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Sunday, February 10, 2013

LET THEM HEAL: THE PRESSURES OF ATHLETES TO GET BETTER

All this talk of lists and out of context accusatory dialogue is blurring the line between healthy methods of injury recovery versus inappropriate and dishonest ones.  Athletes get hurt.  It is a known fact.  It is unavoidable.  And it happens all of the time. 

Many of you may know that I am a runner, a marathon runner to be exact.  I completed my second marathon in November and I am planning my running schedule for the year and it includes yet another marathon towards the end of 2013.  I am very careful about things like hydration, diet, cross training, strength and conditioning and stretching.

According to the article “Don’t Get Hurt” in March’s injury-prevention edition special of Runner’s World, “Most experts agree that to lower injury risk, you need not a magic bullet but a loaded gun.  One with a three-bullet chamber:  a strong body, good form, and the right shoe.”  Although running is not baseball, there are many similarities.

Let’s face it- the marathon 162 game season is grueling.  It is long, it is hot, it includes traveling, it includes germs, it includes workouts, and it includes a pre-season and if you are one of the lucky teams, a post-season.   And it is difficult to maintain a strong body and good form all season long.  The shoes are a bit easier to keep up with, but the first two bullets, take a lot of work.  Runners agree that if it is not difficult, it is not worth it.  No pain, no gain- just visualize the finish line.  Well, baseball players practice this as well and 9-innings take a lot of endurance and a healthy body.


Many of the guys play sick, play through bruises and strains, and yes even emotional trauma.  And it is hard.  And when you get hurt, well, it is whole different kind of battle.  One of the most common injuries is what Eric Chavez regularly experienced- muscle strains.  According to ESPN (HERE), when you are thinking about choosing a fantasy player you have to ask yourself a series of questions, “Is a player you are considering prone to repetitive muscle strains? Or has he experienced a recent string of multiple muscle strains, even in different body regions (like Eric Chavez), which might suggest that he is wearing down physically, especially if his baseball age is climbing? How fit is the athlete? Better conditioning appears to be one factor in maintaining better overall health.”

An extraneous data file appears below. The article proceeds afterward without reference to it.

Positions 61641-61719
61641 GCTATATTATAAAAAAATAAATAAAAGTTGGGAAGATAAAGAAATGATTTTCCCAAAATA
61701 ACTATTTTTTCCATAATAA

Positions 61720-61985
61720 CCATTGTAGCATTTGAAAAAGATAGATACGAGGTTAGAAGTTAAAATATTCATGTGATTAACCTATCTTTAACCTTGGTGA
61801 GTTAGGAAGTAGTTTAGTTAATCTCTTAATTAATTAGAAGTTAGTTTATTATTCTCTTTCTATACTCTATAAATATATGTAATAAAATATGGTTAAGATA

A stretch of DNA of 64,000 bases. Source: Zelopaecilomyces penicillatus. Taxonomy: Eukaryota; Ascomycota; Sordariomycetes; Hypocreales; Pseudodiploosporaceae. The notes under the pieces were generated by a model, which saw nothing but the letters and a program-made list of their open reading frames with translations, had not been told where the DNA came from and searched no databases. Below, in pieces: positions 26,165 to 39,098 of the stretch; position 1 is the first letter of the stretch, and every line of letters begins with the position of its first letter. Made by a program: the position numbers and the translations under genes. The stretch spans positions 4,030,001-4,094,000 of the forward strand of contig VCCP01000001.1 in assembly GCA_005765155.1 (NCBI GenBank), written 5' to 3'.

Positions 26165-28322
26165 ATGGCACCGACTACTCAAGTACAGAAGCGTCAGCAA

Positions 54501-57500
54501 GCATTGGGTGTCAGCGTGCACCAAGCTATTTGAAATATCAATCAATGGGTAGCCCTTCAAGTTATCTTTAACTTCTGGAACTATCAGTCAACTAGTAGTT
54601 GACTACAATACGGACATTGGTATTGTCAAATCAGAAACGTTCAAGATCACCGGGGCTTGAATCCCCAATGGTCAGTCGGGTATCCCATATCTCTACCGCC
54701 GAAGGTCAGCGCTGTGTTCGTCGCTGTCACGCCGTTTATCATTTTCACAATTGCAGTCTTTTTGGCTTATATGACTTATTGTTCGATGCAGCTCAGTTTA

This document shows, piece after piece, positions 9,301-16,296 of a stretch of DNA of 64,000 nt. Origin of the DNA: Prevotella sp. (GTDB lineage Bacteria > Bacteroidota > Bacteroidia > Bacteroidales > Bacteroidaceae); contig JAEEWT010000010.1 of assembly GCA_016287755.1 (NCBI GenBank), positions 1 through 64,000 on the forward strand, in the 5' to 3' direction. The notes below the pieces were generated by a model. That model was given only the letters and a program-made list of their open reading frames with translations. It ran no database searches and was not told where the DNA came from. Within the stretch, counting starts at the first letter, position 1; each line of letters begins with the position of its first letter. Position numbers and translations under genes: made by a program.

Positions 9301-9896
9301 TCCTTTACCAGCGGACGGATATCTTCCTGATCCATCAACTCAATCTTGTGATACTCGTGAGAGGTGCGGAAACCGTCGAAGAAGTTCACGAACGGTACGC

And conditioning is a discipline, a mind-set.  But when pressure sets in to perform and inflated contracts are staring you right in the face, when does the healthy way of working out and rebounding from an injury go away, and the inappropriate ways of building up step in?

 According to the journal Clinics in Sport Medicine (HERE)To quote Oriole baseball pitcher Jim Palmer, "cortisone is a miracle drug... for a week!" Perhaps this is because in rheumatologic disease, inflammation is the problem, whereas in sports injury, performance recovery depends on restoration of both the injured tissue and its kinetic environment. The tendency to place an inflammatory label (i.e., "itis") on sports-induced pain has promoted the value of anti-inflammatory treatment while risking a de-emphasis of the role of physical rehabilitation and even well-timed surgical repair.” 

It is faster and easier to use performance enhancement drugs to remedy injuries than rehab using approved medicinal practices and therapy.  Now, I am not saying that all athletes who choose this easier route do so because of injury, I am saying that is one reason why some do.  And pressure is another reason why most try and rush back from an injury before “next guy in” takes over for good.  Not to mention “the you are a star one-day and a bum the next” kind of mentality that many fans and media play. 

So as we continue to watch the drama unveil regarding PEDs in baseball, I ask you to think for a moment about the athlete under the helmet.  The man who grew up loving the game so much that he would give up movies, dates, family functions, and hanging out with his buddies so that he could get stronger, visit this training camp or that college coach in order to get a shot at the dance.  Losing this, whether you are 19 or 39 is not an option because the passion is so raw and so real.  Let’s give our injured athletes time to heal because all this pressure to get better faster is ruining our sport and that’s something that needs some healing.



--Suzie Pinstripe, BYB Opinion Columnist
Twitter: @suzieprof




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